A commissioned journey

I don’t know if artists generally shudder at the above term. I’ve found recently it’s a pretty steep learning curve, but the result is sweet.

Two things that helped me to see my recent project through were that I was doing the commission from someone I love working for and respect (I freelance for her) and also a couple of years experience in one of the hardest types of customer service – a call centre for a municipal council! Believe me, people get damned upset if their bin doesn’t get collected … seriously … so trying to satisfy someone else’s aesthetics was relatively stress-free in comparison!

I was asked to do a custom Christmas card for the local newspaper to send out to regular clients. My client had a vague, almost translucent idea of what she wanted. So I started with this little gem

As my friend RoyBarry so readily points out, it looks like a scene from Priscilla and although I didn’t mind it to start with, those lips began to look rather disturbing. Needless to say, the boss rejected it out of hand (and with no comment so I guess she didn’t want to offend).

I had a couple of ideas myself – after a call out to some Redbubble friends who came back to me quickly with a few inspired visions. I knuckled down and tried for something a whole lot less “cute” but I’m afraid I didn’t avoid the cute or personal factor and designed something that I will certainly be using for some of my greetings this year.

Now, despite my client also dismissing this one with the comment that it was very cute, I enjoyed the process and learnt a couple of little tricks with reflections and maybe even going a bit subtle. All was not lost with this version toward the final goal either. The client loved the kangaroo sleigh and it survived to the final card.

Next, I suggested to the client that I use a photo of the old, restored newspaper office (not currently used by the paper, but of local interest). “Perhaps,” I suggested tentatively, “we could have Santa’s sleigh crashing into the side of the building.” I was thinking of the ‘newsie’ angle and she liked the idea so I got to work using a file photo.

I have a lot to learn about digital art and the learning process is a bit slow for me, but I learn best by ‘just doing it’. I thought the result was quite funny, included a pic of the boss with a ridiculously large camera and presented it to her proudly.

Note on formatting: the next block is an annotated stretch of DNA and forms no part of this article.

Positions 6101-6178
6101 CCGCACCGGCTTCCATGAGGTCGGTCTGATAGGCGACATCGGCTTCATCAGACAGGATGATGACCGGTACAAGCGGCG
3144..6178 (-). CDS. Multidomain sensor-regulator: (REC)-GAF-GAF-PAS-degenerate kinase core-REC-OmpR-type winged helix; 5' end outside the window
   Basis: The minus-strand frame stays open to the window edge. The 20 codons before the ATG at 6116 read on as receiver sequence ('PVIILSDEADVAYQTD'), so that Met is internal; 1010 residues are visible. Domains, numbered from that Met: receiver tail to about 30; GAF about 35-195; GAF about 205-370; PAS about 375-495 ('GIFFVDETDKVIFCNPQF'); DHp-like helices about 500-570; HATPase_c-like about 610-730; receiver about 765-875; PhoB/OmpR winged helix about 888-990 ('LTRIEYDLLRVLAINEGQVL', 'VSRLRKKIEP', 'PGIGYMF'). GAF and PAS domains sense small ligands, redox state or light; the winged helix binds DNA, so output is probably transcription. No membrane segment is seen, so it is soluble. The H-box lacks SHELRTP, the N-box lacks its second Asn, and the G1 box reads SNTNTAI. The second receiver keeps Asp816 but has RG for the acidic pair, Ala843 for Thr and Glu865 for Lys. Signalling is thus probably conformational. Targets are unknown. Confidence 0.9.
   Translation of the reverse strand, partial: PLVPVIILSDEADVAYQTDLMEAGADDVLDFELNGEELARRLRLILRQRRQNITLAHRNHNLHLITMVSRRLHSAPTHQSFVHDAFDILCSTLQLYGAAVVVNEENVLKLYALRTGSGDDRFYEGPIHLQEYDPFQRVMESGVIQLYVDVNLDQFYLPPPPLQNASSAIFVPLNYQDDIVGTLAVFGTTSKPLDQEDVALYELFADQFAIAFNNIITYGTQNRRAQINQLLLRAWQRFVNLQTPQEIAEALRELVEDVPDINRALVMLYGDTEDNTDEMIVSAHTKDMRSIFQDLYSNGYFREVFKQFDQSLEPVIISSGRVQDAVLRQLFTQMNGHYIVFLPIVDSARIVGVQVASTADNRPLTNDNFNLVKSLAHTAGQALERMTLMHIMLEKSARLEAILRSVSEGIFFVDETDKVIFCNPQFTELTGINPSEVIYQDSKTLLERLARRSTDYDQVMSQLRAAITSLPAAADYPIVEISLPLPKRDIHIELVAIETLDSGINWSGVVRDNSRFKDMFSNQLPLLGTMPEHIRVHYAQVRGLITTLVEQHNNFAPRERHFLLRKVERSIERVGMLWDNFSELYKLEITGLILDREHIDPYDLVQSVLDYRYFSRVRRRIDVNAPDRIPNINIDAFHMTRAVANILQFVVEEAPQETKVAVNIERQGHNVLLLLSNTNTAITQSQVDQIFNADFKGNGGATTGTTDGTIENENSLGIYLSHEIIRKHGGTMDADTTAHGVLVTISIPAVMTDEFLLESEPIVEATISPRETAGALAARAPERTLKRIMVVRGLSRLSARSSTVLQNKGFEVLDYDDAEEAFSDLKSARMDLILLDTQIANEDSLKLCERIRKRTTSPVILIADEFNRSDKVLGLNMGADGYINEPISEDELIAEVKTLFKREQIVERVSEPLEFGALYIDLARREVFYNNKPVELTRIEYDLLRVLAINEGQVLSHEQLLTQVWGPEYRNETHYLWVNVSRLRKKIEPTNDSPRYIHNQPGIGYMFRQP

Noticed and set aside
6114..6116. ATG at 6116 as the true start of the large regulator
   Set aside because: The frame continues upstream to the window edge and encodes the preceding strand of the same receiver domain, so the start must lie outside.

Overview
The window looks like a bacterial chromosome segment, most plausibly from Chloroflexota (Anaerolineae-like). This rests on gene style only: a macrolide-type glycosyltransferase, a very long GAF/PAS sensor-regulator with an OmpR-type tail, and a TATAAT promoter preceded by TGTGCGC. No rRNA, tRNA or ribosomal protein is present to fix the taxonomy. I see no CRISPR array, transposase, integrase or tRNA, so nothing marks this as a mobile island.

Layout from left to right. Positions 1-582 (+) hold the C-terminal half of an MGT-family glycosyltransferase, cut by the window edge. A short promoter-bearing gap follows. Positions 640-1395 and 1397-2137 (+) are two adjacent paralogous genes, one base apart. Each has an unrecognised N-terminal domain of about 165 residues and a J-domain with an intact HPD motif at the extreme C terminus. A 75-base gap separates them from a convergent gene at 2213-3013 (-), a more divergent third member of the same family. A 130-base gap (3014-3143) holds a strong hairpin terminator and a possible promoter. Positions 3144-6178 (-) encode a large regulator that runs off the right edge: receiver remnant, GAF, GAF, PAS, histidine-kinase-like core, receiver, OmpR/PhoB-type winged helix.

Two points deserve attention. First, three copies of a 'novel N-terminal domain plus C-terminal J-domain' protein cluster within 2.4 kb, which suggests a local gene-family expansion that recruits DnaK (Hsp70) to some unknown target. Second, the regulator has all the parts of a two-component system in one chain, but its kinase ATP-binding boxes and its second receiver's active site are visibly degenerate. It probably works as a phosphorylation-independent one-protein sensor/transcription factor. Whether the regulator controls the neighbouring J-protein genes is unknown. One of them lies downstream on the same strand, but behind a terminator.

I got a bit of a chuckle but certainly no commitment.

“Don’t worry,” I said to her. “I’m not done yet!”

Next was one of my old chestnuts – a parody newspaper, including a humorous front page story about an elf forgetting to put the magic handbrake on the sleigh which, surprisingly, somehow ended up in the roof of the newspaper office. A bonus was being able to use the previous design as part of this new card. I was rather pleased with the result and felt a little self-congratulatory. But nope. It didn’t fit the bill.

Okay, my ego is not rock solid although I know these could all do with some expert treatment (or starting from scratch). But I still valued the experience of the doing, finding that if you wanted to do something in particular, generally design software has the capacity to do it – you just have to figure out how.

But I didn’t mind the client saying no. At this point, after four attempts, I was still determined to get the winning combination. And I think my client was starting to form an idea of what she wanted by seeing what she didn’t want.

She sent me some clipart of paperboys she found on Google. Although I didn’t like them much, I understood that I had to put my own feelings aside to deliver what my client wanted. But rather than use the clipart, I decided to create my own, original image.

This little guy took some building up. The first version (number 2) got the thumbs up from my client; I’d finally got past ‘Go to jail’ and was heading towards ‘Bond St’. Then came the stream of 8 versions – change the words on the tshirt, the Christmas Greeting should read …, and can he have a hat? I’d like the hat to go on top of his head instead, and I’d really like that kangaroo sleigh behind him somewhere. (I really have to figure out how to save an image without merging layers … is it possible?)

… and “Wallah” my first completed commissioned ‘art’ piece.

Okay, now I did promise to tell you about the sweetness of this: other than the learning curve, the hours it all took from start to finish, the new techniques and the practice in putting aside my own taste and desires to accommodate someone else’s – the very sweet part of my journey was today seeing in my activity monitor that the card in question sold 100 copies.

This is my single largest sale to date. While I’m not yet shopping for a new car, it has given me a dose of the warm fuzzies (along with the sale of a Grim card to a very dear bubble friend AND the sale of a ‘happenings’ calendar to the local constabulary). In all it has been a wonderful bubble day for me.

This isn’t all a lead up to a gratuitous boast although I am very proud of the achievement. But I do hope the story of my customer service journey has been a little interesting and informative. And if I can do it, so can you.

Journal Comments

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